In that document, the consultant observed that the "[l]and uses proposed
for the development will be generally located as indicated on the [1988] Plan." Thus, Etheridge’s own evidence demonstrates that the 1988 and 1994
plans cannot qualify as a "plan of development" creating a
"specific project," within the meaning of category (v) in Code
? 15.2-2307.

The only evidence of a "specific project" in the
present record is the preliminary subdivision plat for Planter’s Station, which
relates to only a portion of Etheridge’s entire tract. Manifestly, this plat
cannot establish the existence of a "specific project" for the
remaining portion of the tract not covered by the plat. Thus, I would conclude
that although the 1988 rezoning was a significant affirmative governmental act
within the meaning of Code ? 15.2-2307, that rezoning was not an act that
"allow[ed] development of a specific project" encompassing Etheridge’s
entire property.

My second disagreement with the majority’s analysis is that it
effectively accords Etheridge’s entire tract the status of a "specific
project" simply because certain actions taken by Etheridge ultimately could
benefit the entire tract. Any such benefit to the entire tract is purely
conjectural, however, because no specific plan has been approved for its
development. Given the absence of any specific plan of development for the
entire site, development beyond the boundaries of the preliminary subdivision
plat may not ever occur in any manner now being evaluated by Etheridge. I cannot
conclude that the General Assembly intended that the term "specific
project" in Code ? 15.2-2307 be applied in this manner to allow the
creation of a vested right that is so wholly indefinite in both time and scope.

My third disagreement with the majority’s analysis is that the
vested right accorded Etheridge effectively negates the statutory requirement
that any such right be based on the "diligent pursuit" of a
"specific project." In applying the term "diligent pursuit,"
I would assign the word "diligent" its usual and common meaning. Fritts
v. Carolinas Cement Co.
, 262 Va. 401, 405, 551 S.E.2d 336, 339 (2001); Murphy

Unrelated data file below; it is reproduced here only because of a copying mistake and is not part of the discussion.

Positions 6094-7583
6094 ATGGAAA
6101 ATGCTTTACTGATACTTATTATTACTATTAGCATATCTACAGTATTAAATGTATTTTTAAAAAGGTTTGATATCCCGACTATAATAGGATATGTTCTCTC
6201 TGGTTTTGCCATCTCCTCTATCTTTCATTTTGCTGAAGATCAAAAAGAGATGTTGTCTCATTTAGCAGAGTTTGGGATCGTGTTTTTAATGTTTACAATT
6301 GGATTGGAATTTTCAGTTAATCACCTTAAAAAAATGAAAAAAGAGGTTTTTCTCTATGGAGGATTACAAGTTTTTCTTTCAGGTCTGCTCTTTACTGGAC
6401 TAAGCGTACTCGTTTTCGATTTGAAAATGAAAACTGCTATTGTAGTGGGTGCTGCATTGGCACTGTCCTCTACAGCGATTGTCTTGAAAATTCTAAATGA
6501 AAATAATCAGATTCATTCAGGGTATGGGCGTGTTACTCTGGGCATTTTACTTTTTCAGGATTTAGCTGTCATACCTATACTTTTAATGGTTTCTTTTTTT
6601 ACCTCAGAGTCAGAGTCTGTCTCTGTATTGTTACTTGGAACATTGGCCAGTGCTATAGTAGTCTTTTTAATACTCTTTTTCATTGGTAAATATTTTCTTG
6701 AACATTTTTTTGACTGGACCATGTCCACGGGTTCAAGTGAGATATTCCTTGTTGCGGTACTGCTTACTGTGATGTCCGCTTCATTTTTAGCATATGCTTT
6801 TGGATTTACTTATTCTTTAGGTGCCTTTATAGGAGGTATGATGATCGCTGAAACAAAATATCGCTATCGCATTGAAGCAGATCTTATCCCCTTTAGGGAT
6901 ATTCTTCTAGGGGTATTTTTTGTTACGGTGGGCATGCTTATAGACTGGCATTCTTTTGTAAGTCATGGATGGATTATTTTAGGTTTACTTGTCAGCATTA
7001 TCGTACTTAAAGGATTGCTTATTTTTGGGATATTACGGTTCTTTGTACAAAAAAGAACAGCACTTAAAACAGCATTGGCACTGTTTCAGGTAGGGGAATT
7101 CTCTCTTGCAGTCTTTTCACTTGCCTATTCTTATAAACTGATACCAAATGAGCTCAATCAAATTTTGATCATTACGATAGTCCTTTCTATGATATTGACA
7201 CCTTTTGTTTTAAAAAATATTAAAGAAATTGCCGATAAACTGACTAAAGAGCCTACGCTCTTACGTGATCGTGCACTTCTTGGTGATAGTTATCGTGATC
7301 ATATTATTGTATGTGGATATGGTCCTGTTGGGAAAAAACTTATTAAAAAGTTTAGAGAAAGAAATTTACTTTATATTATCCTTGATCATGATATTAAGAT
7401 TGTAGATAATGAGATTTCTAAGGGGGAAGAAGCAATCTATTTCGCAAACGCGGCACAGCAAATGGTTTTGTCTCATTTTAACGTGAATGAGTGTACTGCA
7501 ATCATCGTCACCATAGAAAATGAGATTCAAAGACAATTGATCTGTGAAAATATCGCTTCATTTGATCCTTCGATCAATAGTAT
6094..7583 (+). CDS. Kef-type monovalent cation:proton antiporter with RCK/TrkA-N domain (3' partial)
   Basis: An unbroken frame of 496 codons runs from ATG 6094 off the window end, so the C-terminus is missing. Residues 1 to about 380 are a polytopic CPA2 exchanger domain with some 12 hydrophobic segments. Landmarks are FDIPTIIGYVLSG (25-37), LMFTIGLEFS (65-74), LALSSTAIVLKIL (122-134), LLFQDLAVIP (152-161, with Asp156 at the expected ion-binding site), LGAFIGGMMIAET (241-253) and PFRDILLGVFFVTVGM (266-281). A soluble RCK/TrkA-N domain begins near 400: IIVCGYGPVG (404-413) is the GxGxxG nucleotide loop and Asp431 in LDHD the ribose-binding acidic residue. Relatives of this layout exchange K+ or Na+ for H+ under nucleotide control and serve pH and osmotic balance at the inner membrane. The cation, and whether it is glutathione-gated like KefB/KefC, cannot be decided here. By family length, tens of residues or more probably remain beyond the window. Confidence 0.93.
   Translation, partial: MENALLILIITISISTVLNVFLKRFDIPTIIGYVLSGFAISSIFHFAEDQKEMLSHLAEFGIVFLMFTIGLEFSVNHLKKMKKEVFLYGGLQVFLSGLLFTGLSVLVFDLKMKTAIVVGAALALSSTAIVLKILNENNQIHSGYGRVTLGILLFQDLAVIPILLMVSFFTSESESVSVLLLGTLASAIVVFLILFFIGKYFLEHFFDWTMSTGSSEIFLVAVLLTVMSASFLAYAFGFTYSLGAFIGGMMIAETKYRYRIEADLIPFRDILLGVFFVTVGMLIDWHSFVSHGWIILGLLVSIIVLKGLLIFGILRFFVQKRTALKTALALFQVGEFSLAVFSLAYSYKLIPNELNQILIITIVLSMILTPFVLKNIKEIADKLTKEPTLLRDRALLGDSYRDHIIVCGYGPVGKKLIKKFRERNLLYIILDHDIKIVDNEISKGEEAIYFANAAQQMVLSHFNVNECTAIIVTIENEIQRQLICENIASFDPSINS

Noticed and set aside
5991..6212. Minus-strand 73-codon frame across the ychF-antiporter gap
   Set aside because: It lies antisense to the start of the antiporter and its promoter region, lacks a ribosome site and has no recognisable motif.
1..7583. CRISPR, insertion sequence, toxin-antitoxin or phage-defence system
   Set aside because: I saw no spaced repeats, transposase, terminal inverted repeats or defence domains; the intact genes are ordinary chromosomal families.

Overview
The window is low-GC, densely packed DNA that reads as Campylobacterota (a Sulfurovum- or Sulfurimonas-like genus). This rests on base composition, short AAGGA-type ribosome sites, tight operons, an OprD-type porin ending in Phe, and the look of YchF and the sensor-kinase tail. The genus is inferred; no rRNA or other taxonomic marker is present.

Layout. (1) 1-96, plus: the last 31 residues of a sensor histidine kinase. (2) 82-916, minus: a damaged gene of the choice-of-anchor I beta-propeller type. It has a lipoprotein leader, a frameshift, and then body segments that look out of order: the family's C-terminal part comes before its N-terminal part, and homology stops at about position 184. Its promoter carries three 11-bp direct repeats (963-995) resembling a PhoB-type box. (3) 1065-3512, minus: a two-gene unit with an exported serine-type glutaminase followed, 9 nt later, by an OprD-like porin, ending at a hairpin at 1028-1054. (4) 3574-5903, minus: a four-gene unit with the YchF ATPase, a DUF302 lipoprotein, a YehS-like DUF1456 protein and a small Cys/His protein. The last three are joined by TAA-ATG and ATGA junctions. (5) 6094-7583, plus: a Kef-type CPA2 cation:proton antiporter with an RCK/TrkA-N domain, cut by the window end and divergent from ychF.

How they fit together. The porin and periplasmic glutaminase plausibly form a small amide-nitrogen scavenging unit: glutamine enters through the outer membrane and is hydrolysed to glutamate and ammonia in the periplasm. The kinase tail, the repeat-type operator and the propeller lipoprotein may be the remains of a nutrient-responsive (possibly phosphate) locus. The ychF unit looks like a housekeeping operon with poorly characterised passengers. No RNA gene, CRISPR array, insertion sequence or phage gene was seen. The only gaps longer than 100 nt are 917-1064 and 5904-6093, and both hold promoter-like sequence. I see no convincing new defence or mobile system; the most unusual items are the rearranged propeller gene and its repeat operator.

v. Norfolk Cmty. Servs. Bd.
, 260 Va. 334, 339, 533 S.E.2d 922, 925 (2000).
That meaning imparts "steady, earnest, attentive, and energetic application
and effort." See Webster’s Third New International Dictionary
633 (1993). The uncontested facts of record show that Etheridge did not begin to
make any application or effort in pursuit of any project until five years after
the 1988 rezoning. Thus, if Etheridge’s actions in 1993 and thereafter are
sufficient to satisfy the statutory term "diligent pursuit," this term
will place no practical or meaningful restriction on the acquisition of vested
rights, in contravention of the clear language of Code ? 15.2-2307.

Accordingly, I would hold that the trial court’s application of
Code ? 15.2-2307 was plainly wrong, and that Etheridge did not have a
vested right in the portion of its property not covered by the Planter’s Station
preliminary subdivision plat. I would enter final judgment reversing this part
of the trial court’s judgment, and affirming the part of the court’s judgment
holding that Etheridge had vested rights in the portion of its property included
in the Planter’s Station subdivision plat.

 

 

FOOTNOTES:

[1]The
1988 Master Land Use Plan, and the 1994 amended version, which continued to
identify the project as King’s Landing, show the general location of primary
roads, recreation areas, waterways, and entrances to state highways. Neither
plan contained specific details as to lot locations, curb, gutter, utilities,
residential streets, or storm drainage facilities. The rezonings and land use
plans did fix the number of available residential units on the Property.

 

[2]Planter’s
Station was to be an entrance to King’s Landing and the first section to be
built out.

 

[3]The
City also assigned error claiming the trial court erred in finding that approval
of the preliminary plat for Planter’s Station created vested rights in Etheridge
as to the Remainder. We do not read the trial court’s decision to make such a
holding. Neither the trial court’s letter opinion nor its order indicated any
causative nexus between approval of the plat for Planter’s Station and the
vesting of rights in the Remainder. The trial court noted the vested rights of
Etheridge in Planter’s Station were the same vested rights it acquired in the
Remainder, but there was no cause and effect relationship. Accordingly, we do
not address this assignment of error as it was based on the City’s erroneous
reading of the trial court’s decision.

*See the attached copy of the 1988 plan.